Expand fundraising reach  – When discussing fraternity/sorority philanthropy with advisors across the country, one frustration is stated over and over again – the pass the hat mentality of fundraising within the fraternity/sorority community. Fraternal organizations supporting other fraternal organizations in their philanthropic efforts is a great thing, but it becomes detrimental to our potential if we are only marketing to and reaching other members. If we are only reaching other fraternity or sorority members, philanthropic efforts are stalled as the same pool of participants and donors are approached time after time. The solution is to broaden your pool of potential donors and participants. This can be done through the power of the internet. The internet allows each of us to share what we are passionate about with the world. It opens doors, strengthens our voice, and most importantly within the world of philanthropy, gives us the opportunity to make a greater impact for the cause that we are supporting. Online, peer-to-peer fundraising technologies coupled with social media platforms are revolutionizing the way we raise funds and have the ability to strengthen our philanthropic work as a community.

Understanding where we can improve helps us take action. Given everything stated at this point, here are a few specific things you can do to help improve fraternity/sorority philanthropy:

Make philanthropy a priority

Philanthropy is something we always talk about, but is often an area that we do not invest time and resources in to develop. Philanthropy done right will develop compassion within the fraternity/sorority community. Greater compassion ultimately results in improved decision-making and awareness of the right thing to do in any given situation. The good works of our members will be noticed by others who want to do a little good in this world. These are the people we need within our community.

Focus on motivated individuals

It is much easier, and more effective to get a small group of philanthropists moving in the same direction than an entire chapter, community, or organization. Focusing on motivated individuals is an approach that takes time to permeate a larger group, but it is much more manageable. Focus your attention on developing the philanthropic traits in your most motivated peers, students or members and then share their successes with others within your community. These individuals will set the bar and others will want to reach it.

Help make the connection with causes

Focusing on this piece of the philanthropic puzzle has the greatest potential for positive change. Without the connection to the cause, fraternity/sorority philanthropic events are simply events. We must encourage and help facilitate opportunities for fraternity and sorority members to learn about the causes they are supporting. Doing this will drastically improve our results and our impact. Search for local opportunities to make that connection by asking people who are affected by the cause your organization supports to speak to your members to tell their stories.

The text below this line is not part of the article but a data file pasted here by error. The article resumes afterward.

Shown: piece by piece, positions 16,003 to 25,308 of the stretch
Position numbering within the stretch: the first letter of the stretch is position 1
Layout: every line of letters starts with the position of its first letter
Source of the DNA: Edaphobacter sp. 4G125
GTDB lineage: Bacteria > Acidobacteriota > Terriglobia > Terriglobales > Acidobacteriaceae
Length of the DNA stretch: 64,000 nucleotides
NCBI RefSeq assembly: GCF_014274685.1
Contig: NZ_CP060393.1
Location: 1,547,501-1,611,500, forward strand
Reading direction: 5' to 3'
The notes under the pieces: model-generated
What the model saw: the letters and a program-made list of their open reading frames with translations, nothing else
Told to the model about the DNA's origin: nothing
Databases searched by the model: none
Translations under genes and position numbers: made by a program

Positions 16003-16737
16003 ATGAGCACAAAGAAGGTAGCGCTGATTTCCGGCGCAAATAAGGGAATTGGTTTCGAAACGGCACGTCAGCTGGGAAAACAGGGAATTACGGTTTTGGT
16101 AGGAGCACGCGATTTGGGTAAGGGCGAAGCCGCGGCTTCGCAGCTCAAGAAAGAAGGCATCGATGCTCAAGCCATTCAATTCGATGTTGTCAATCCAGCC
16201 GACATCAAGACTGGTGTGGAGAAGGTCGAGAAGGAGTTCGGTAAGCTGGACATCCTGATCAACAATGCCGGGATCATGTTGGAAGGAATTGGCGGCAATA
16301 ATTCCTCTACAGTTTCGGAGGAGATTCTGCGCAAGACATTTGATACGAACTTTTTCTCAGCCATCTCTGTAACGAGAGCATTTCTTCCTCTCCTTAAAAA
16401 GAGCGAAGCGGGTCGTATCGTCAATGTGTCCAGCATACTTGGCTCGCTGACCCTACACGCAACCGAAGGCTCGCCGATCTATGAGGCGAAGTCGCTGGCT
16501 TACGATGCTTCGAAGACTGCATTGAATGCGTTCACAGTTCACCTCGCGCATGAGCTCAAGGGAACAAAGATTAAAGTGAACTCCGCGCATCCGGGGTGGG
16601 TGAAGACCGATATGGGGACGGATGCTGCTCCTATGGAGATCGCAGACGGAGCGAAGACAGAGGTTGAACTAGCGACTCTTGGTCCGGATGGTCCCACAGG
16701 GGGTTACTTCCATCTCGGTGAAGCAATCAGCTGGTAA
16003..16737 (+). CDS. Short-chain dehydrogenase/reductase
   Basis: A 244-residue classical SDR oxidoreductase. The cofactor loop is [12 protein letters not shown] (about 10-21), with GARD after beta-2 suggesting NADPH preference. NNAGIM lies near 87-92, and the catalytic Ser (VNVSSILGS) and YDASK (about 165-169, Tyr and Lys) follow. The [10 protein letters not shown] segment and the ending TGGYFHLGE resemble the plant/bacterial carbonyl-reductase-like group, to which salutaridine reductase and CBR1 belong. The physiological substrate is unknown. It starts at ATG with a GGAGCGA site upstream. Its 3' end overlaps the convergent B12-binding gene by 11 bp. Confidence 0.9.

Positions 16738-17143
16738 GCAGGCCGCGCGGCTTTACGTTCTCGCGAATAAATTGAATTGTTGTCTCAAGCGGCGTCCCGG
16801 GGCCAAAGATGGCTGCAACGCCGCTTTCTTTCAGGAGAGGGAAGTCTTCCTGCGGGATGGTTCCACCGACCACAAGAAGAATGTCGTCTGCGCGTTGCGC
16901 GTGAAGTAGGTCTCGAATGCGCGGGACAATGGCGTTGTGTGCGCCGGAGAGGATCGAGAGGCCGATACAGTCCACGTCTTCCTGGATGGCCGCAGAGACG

Evaluate how philanthropy is rewarded

How we reward philanthropy drives how fraternities and sororities do philanthropy. I think it is worth repeating. How we reward philanthropy drives how fraternities and sororities do philanthropy. As an example, I recently spoke with a fraternity man who admitted that his chapter was guilty of dumping out full cans of beverages in order to get more cans for a can drive. In this case, the number of cans collected determined who was most philanthropic. I would argue that the measurement here might have determined who was the least philanthropic. Competition to win awards is fierce within the fraternity/sorority community, so we have to be careful about the measure used to reward philanthropy. For example, measuring impact made, strongest connection, best awareness campaign or most inspirational story will create more philanthropists than measuring most money raised, most hours served, or number of events. The awards process is another great place to recognize those individuals, who are leading the philanthropic way within the community or organization. In the end, awards should not drive why we do philanthropy, but if positioned right, they can help shift the mentality of what philanthropy really is.

Twelve years after my first philanthropic experience at Iowa State University, I had the opportunity to return to watch future generations fall in love with philanthropy, just as I did. The moment, and subsequent joy that one exudes, after realizing that he or she is a philanthropist is what drives me personally. More importantly, it is a moment that we need to replicate as many times as possible within our community. If we do this, our community will become an even greater producer of compassionate leaders within this world.


Chapter philanthropy events are a common piece of every Greek community.  Whether it’s athletic competitions, meals, haunted houses, pageants and the like, each event has one main purpose – To raise funds and awareness for a cause that is important to the chapter.